I definitely could have used this service when I was writing thank you cards.

Bond is a fantastic online gift-giving service that uses automated robots with ink pens to imitate actual human handwriting and send handwritten notes to whomever.

Bond is technology for thoughtful companies. Use Bond to send handwritten cards in seconds. Visit us at: hellobond.com Contact us: concierge@hellobond.com

Diving into Rhino 3D by john cheng

In the past year, I already felt that I should get my hands dirty with some 3D rendering software so that I could add 3D modeling and 3D printing to my list of skills. It wasn't until last night that I really dove into it. I ended up choosing to use Rhino because it is currently in beta for Mac and free to download.

For my first project I knew I needed to make something simple as not to overwhelm myself with overly complex shapes. I landed on creating a new wax seal/chop that I could attach to my keys. So for the experience has been awesome! Some of my deeply engrained habits with the Adobe Creative Suite do get in the way, but all in all it's easy to get over once you get into a 3D modeling groove. Still lots to learn and experiment with but hopefully I'll be able to send this off to Shapeways soon and you'll be seeing me rock my new stamp as a keychain.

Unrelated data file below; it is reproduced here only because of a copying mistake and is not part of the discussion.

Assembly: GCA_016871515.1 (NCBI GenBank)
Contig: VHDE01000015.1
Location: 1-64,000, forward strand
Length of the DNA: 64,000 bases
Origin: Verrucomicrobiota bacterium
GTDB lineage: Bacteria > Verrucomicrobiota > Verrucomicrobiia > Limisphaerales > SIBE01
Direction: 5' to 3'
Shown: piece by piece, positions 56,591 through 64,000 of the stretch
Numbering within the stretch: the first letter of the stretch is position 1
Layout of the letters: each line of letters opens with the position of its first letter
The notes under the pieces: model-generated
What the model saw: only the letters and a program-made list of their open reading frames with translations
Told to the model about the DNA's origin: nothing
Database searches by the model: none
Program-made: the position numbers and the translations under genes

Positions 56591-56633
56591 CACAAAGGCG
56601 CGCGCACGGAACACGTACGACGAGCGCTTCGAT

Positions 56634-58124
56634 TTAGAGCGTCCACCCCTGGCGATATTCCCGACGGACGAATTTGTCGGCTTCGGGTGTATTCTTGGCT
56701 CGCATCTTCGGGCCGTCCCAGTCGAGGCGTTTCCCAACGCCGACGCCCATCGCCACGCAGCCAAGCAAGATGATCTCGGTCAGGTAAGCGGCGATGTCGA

Portrait of a Letterpress Printer // Letterpress Printers Database by john cheng

A great video of William Amer and his lifelong passion for letterpress printing initially kindled by his father.

Visit willamer.com.au For more information about William Amer.

A short documentary portrait about William Amer, a letterpress printer and instructor based in Rockley NSW, Australia. For more information about William, visit www.willamer.com.au Music: Dexter Britain - ‘Ideas’ (licensed through the music bed) Edited in Final Cut Pro X and Graded with FilmConvert

Sydney, Australia may be a bit of a far reach to get some letterpress printing done, but never fear! Beauty of Letterpress has a database of letterpress locations. Check out their website to find a letterpress printer near you.